Effectively, you can't even start experimenting with and practicing your completed character build until you have the full number of skill points to bring it together. Supposedly every archetype is going to have 8 sub-classes, and each sub-class appears to have multiple ways to build. That implies there could be a lot of build diversity among players, and letting them experiment with this relatively early can be important.

    There are few things worse in an MMO than spending 2 months leveling a character, only to realize you don't actually like how that class plays when it's complete. It feels like you've wasted your time, and the prospect of having to spend another two months to fix it is a good way to sap player enthusiasm.

    In answer to your issue, we could get everyone to agree on a good balance of exponentiality of leveling.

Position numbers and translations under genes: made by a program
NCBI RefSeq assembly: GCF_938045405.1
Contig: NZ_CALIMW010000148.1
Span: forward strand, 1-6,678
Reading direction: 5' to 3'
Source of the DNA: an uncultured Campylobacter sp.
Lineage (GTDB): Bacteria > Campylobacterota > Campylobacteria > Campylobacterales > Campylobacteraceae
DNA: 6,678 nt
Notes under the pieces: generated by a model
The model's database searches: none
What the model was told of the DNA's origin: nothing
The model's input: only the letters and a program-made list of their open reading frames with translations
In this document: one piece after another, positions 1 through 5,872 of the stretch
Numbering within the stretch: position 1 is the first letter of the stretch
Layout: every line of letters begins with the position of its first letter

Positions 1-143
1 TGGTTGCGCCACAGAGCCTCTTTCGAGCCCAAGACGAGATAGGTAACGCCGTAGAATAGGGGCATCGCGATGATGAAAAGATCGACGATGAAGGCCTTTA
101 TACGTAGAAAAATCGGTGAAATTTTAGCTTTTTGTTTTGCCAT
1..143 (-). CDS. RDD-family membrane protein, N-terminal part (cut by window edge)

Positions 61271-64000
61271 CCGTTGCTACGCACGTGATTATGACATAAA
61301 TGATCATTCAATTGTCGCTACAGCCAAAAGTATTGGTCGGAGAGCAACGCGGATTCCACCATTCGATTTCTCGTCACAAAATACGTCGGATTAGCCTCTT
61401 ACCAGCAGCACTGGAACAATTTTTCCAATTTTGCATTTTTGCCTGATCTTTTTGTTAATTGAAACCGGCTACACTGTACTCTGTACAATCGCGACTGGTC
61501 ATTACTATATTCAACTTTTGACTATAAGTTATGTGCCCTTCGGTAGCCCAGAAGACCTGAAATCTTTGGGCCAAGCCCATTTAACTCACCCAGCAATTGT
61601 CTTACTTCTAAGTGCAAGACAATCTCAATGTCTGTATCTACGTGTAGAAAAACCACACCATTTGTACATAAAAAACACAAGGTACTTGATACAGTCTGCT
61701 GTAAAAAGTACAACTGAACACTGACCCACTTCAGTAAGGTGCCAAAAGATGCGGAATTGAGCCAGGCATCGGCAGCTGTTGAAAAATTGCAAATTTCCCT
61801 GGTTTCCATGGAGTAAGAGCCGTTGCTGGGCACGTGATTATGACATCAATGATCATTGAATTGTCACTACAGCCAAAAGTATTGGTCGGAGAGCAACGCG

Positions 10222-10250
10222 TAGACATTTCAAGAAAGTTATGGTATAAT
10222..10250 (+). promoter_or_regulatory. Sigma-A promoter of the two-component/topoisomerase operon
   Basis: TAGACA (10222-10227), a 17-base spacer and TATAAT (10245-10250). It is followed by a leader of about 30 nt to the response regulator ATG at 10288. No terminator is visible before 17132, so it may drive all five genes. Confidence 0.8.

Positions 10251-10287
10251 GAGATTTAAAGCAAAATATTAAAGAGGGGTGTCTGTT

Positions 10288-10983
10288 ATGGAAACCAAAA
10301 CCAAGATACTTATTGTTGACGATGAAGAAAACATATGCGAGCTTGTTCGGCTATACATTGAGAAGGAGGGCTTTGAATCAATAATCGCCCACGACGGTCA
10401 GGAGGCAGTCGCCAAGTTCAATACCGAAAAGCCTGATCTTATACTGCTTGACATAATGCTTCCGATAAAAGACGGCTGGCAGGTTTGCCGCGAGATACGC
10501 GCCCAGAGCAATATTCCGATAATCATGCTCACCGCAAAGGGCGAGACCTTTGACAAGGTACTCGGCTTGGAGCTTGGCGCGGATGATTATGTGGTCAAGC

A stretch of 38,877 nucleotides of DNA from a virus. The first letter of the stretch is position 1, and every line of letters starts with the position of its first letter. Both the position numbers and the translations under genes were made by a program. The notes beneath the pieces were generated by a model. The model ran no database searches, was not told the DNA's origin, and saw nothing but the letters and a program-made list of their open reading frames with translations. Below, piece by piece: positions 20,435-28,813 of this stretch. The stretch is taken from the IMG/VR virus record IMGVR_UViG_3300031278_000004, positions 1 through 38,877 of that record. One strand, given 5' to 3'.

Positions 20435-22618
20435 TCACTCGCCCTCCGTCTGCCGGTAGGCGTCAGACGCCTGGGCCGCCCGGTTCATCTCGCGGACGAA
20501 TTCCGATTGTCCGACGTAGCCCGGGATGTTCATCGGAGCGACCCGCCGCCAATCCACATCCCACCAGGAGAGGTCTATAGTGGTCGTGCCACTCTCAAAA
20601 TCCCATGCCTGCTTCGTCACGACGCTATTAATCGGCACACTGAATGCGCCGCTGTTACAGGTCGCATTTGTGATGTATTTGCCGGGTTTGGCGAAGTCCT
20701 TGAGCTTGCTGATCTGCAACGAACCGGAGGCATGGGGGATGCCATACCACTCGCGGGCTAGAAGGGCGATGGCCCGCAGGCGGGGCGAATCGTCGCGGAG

45 days to go from level 1 to 40. And another 45 days to go from level 41 to 50.
    If you don't like your level 40 character, you won't like more at level 50...

    But if I find that your argument is not very solid because you also need good gear to really test a character and you agree to spend more time on the gear.

    I think I would have to disagree. Good gear is required to test your build against tough enemies, but so long as you have all of your skills available, you can still test your full set of mechanics against weaker ones.